In an email to my new employer's HR department about a payroll problem, I started to type "there seems to be a snafu in my pay". However, I then reflected on what (I understand) "snafu" originally stood for (situation normal, all f****d up). However, the term seems to have worked its way into somewhat broad acceptance. So, has "snafu" either become an acceptable term independent of its original meaning, or do most people not know what it is short for, or should I just avoid it?

Edit about the use of the term: There have been a few statements about how this particular use of snafu doesn't fit the term; i.e. that this is a single occurrence, but that using the term implies the problem to be the normal state. While I see how that contradiction may seem to exist, it's my observation (and that of others, including other statements in response to this question) that the term is usually used in response to a particular incident. While there is (obviously) room for misunderstanding I think the "situation normal" part of the term comes more from a view point that life/the universe/everything is messed up, and this single event is just one example of it.

  • 2
    Regardless if it's acceptable or not, it's just not used correctly. Unless he's trying to say, that payroll is "messed up, as usually".
    – vartec
    Nov 27, 2012 at 11:43
  • if you are hesitating about whether you should use it then you probably shouldn't
    – user1544
    Nov 28, 2012 at 19:06

4 Answers 4


I'd skip it for clarity. "Snafu" is certainly a common and not vulgar form of expression, at least where I'm from (the US), but it's still slang.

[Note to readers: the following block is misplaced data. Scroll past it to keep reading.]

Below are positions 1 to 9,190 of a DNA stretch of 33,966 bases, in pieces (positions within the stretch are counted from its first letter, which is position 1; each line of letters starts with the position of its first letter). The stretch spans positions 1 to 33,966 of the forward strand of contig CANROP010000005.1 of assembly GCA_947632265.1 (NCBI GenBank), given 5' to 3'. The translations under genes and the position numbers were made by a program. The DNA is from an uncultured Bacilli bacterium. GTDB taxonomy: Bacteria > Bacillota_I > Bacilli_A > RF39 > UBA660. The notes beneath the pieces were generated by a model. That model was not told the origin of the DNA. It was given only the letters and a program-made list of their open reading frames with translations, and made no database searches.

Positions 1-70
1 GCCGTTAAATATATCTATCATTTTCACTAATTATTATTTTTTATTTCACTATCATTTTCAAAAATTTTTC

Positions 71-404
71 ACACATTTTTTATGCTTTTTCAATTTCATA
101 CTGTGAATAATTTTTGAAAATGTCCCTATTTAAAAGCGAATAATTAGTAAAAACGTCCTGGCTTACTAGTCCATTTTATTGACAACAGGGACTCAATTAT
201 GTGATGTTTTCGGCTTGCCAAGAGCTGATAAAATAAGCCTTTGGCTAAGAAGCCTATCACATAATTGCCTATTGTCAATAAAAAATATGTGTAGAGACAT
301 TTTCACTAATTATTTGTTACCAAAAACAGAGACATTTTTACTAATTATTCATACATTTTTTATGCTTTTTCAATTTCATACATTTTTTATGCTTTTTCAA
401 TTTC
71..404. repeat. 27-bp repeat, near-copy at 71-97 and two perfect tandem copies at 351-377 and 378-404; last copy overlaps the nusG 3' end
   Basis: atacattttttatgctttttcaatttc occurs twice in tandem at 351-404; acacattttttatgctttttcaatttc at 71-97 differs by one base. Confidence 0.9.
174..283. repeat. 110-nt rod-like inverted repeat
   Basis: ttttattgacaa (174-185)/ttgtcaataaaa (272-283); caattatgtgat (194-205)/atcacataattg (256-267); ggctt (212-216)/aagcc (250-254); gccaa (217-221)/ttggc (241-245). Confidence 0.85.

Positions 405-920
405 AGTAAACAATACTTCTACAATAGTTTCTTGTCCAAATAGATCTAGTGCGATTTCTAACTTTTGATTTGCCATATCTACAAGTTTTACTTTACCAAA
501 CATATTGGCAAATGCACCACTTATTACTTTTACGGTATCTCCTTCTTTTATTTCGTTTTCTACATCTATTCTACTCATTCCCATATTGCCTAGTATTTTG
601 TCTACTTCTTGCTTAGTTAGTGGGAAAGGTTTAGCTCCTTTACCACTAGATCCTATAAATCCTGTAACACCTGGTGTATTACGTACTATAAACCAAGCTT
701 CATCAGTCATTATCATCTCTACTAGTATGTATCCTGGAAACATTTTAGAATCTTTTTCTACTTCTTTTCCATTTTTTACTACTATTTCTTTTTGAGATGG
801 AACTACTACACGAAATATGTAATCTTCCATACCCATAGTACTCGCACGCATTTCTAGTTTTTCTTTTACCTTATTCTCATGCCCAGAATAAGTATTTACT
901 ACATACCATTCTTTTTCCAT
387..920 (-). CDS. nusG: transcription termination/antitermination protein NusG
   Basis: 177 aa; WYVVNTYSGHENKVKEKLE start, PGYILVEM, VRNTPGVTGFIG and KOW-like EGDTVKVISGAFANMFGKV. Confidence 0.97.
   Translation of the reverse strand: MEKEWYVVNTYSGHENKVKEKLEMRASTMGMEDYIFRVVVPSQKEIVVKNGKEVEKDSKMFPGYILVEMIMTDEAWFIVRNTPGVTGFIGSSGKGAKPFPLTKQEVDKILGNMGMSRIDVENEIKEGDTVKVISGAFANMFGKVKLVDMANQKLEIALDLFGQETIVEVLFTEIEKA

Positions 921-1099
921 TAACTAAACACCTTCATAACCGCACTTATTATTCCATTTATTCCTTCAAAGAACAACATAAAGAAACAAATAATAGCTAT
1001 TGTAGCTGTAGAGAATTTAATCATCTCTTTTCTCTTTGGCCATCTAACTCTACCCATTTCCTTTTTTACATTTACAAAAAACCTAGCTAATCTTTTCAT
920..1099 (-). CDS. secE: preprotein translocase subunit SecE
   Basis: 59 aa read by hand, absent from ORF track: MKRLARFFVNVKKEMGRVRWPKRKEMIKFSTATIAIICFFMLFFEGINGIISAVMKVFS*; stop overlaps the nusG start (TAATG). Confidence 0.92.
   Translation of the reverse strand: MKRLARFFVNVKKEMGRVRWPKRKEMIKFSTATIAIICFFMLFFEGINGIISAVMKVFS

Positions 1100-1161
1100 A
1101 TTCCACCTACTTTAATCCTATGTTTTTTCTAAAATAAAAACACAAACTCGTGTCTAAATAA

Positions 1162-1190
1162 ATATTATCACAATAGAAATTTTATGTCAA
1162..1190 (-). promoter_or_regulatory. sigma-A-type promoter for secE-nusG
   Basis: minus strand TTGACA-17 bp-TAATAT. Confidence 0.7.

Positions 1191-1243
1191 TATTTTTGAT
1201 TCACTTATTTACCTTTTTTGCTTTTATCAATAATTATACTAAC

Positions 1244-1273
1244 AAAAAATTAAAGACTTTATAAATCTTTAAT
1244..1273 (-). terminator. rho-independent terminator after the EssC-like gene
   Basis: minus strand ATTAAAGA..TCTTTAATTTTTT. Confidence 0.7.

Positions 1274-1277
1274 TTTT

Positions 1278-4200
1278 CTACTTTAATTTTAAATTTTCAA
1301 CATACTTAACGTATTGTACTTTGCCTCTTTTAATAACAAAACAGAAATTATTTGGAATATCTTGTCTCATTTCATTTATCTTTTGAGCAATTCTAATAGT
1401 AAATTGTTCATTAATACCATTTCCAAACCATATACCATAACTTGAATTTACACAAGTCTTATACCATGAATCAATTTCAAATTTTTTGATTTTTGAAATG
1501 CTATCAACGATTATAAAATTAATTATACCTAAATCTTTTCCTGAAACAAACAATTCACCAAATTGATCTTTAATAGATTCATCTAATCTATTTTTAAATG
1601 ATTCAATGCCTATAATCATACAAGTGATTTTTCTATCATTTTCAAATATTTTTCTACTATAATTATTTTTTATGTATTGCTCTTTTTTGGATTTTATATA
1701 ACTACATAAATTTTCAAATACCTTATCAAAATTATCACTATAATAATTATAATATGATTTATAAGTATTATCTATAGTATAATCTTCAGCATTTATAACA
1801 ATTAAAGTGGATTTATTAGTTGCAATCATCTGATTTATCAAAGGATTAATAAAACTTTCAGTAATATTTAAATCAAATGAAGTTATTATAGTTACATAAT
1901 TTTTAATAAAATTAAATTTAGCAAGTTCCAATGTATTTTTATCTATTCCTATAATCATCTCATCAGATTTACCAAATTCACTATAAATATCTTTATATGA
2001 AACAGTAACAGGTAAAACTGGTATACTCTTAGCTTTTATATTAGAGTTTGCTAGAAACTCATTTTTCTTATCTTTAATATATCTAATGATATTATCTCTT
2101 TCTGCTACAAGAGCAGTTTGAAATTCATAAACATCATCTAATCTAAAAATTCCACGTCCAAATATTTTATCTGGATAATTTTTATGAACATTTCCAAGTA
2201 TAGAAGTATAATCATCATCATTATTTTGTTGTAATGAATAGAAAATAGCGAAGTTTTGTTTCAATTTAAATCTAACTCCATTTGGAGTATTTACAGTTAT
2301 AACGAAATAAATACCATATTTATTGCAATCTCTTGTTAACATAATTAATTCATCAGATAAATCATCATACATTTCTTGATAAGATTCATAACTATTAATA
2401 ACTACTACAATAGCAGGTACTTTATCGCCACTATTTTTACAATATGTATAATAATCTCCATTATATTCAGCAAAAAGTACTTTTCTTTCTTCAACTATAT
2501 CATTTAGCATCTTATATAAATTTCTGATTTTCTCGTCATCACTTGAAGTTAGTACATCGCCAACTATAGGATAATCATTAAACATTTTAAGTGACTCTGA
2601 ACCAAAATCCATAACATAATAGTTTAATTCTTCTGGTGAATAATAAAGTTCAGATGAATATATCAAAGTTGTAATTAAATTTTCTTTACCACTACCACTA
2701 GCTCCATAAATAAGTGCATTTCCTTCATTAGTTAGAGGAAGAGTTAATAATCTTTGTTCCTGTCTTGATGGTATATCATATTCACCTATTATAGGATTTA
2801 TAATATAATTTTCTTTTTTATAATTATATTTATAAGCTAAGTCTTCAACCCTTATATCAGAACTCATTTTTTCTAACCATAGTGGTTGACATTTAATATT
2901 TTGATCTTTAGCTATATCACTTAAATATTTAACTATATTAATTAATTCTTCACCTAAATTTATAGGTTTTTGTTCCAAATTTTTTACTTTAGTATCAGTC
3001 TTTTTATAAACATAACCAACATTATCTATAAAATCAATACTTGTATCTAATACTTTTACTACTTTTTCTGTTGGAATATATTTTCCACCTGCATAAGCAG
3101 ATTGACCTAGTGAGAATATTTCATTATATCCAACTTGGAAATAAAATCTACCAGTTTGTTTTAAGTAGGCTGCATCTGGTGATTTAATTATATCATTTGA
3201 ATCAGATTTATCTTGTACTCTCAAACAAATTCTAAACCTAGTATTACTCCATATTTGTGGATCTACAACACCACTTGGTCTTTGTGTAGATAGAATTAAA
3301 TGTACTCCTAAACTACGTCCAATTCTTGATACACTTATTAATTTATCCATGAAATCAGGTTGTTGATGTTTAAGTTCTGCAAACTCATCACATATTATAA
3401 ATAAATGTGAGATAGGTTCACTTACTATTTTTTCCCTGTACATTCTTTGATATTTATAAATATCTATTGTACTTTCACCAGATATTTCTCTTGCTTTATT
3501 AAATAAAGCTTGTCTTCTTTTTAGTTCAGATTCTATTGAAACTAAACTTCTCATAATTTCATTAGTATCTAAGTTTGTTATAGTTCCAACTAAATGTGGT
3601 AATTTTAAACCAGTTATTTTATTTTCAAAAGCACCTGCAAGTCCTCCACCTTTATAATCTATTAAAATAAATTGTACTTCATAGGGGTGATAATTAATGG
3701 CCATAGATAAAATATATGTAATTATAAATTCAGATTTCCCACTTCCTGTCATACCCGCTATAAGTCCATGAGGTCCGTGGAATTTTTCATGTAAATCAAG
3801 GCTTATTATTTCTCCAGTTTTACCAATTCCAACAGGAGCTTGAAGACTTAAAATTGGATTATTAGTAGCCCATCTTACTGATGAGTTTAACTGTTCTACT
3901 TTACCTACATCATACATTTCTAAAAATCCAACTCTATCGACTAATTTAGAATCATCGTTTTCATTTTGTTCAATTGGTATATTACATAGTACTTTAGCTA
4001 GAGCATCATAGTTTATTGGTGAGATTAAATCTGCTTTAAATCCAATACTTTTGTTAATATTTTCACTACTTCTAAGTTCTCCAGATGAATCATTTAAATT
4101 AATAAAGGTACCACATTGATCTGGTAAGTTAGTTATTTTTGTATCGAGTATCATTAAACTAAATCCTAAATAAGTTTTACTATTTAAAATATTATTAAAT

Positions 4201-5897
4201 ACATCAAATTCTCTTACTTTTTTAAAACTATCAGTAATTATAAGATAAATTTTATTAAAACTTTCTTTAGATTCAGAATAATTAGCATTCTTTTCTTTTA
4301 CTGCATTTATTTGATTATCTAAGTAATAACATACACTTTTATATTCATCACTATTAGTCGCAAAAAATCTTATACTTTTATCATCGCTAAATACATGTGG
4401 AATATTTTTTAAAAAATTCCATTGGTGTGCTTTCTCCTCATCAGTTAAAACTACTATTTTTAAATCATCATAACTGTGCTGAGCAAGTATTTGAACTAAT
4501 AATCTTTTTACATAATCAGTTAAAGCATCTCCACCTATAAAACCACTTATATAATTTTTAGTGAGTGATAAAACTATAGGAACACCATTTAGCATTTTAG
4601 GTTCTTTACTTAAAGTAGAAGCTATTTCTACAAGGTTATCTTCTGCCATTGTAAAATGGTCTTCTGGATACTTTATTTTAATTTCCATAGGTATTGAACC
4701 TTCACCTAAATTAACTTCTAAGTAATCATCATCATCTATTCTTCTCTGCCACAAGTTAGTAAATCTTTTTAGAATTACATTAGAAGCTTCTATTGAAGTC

Especially when writing someone new, who you don't have a lot of contact with, go with the clearest, easiest to understand language possible. "Snafu" has a nice ring to it, and it's charmingly informal, but "problem" is clearer and less likely to cause either confusion or offense. You want the problem fixed as quickly as possible, and you don't want language to get in the way.


I tend to steer clear of any kind of slang, jargon or colloquialism when I'm reporting a possible problem by e-mail, unless you know the person very well. You have no control over who will see the e-mail as part of a "forward chain" which can easily lead to trouble.

Snafu is particularly problematic, as it implies that the people making the mistake (in this case, potentially the HR payroll staff) habitually and commonly get things wrong, over and above any swearing.

In my experience, if it is at all possible for someone to take offense at an e-mail, then they probably will, so I wouldn't use it in writing.

As for using "snafu" in conversation - I'd suggest that if you are new in the office, you get a feel for the "swearing threshold" in that workplace before using it. Some environments are more robust than others

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    Good job pointing out that "snafu" could be taken to imply that it is indeed "situation normal" for HR/payroll to be making mistakes. Nov 26, 2012 at 6:18
  • Good points! Thanks. I'm not really new in the office where I actually work, but contractual issues have me with a new employer, who I'm still figuring out.